Natural Remedies for Health

Remedies for Health

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Pregnancy

A prospective mother must be well-prepared, both physically and mentally, to handle the birth of a child, as well as the responsibilities that come with raising the child. She should learn the basic facts about pregnancy, delivery, and nutritional management for herself and the baby both during and after delivery.

A healthy woman without any serious illness, emotional disturbance or defective hormonal secretions does not miss her period. Once she conceives, the first symptom is that she misses her monthly period. The next few symptoms are morning sickness, nausea and vomiting, which normally disappear in a healthy mother-to-be after the third month of pregnancy. Later, she experiences tenderness in her breasts as well as an increase in their size due to hormonal changes taking place in her body. Frequent urination is experienced due to the pressure exerted by the growing uterus. After the fourth month, the movement of the child can be felt. Most expectant mothers describe this feeling as thrilling. Some mothers may not have such an experience, and this does not mean that the growth of the foetus is in danger.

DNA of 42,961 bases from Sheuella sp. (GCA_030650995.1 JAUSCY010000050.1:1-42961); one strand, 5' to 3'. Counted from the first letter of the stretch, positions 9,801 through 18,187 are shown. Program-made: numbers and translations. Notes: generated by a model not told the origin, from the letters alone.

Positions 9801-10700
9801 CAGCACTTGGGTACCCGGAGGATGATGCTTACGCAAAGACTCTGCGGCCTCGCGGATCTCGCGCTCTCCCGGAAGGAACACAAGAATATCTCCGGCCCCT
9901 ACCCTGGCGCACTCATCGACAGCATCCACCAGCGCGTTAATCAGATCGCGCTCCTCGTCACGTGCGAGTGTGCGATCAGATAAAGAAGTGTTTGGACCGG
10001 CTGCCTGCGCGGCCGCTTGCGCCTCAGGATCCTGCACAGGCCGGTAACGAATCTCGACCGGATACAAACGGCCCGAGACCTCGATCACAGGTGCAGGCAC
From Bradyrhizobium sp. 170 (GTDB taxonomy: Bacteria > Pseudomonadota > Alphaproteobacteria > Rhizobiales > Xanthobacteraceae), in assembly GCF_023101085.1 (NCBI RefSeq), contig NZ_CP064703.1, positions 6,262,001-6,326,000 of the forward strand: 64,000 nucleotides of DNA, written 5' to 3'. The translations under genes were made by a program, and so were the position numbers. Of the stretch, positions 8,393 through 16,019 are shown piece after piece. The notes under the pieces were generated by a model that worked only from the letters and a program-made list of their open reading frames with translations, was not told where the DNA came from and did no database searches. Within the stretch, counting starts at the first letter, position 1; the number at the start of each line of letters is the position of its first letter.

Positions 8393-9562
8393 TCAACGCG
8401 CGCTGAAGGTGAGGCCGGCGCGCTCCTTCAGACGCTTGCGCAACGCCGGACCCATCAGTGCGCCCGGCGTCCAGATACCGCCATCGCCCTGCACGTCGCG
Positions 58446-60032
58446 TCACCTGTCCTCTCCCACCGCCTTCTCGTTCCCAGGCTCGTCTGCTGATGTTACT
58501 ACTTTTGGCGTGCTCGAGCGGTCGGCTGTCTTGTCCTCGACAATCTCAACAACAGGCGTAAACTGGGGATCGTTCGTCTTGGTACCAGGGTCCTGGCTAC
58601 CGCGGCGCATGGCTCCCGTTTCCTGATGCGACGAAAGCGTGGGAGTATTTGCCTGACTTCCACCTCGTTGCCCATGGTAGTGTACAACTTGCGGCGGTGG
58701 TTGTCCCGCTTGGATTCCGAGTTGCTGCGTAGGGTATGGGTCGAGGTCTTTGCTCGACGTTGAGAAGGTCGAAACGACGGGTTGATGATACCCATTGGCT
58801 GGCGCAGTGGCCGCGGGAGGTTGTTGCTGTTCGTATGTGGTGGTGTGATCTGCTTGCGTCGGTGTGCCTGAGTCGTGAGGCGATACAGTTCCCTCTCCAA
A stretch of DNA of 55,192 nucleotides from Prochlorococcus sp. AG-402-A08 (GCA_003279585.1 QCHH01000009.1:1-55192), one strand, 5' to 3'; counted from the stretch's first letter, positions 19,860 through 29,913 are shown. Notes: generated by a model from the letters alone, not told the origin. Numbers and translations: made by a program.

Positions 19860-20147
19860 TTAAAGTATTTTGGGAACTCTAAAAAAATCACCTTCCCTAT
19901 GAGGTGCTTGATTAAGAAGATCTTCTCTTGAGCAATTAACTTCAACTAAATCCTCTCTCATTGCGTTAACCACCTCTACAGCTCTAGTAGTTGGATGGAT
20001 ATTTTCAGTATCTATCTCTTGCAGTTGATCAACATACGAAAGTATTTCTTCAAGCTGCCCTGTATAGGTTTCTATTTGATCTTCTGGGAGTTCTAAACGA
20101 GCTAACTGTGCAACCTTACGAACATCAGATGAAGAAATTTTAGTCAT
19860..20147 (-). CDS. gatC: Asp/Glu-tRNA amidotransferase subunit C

During pregnancy, many changes take place in the body of the expectant mother. Muscles of the uterus stretch for the foetus to grow and start producing hormones that inform the endocrine glands to change their pattern of activity. This promotes the growth of the foetus and breasts in preparation for the production of milk. The expectant mother will experience an increase of about 4 kg in weight by the end of five months and another 4 kg to 8 kg by the end of 9 months. Towards the end of 9 months, the pituitary produces hormones to stimulate contraction of the uterus muscles in preparation for delivery and milk production. From conception to delivery, it takes about 266 days, and from the last menstruation to delivery, it takes about 280 days.

The expectant mother must go for thorough medical checkups as these are important in detecting and preventing possible complications that may occur either during the pregnancy or later on. The visit should be once a month for the first 6 months, once in 2 weeks for the 7th and 8th months, and every week thereafter.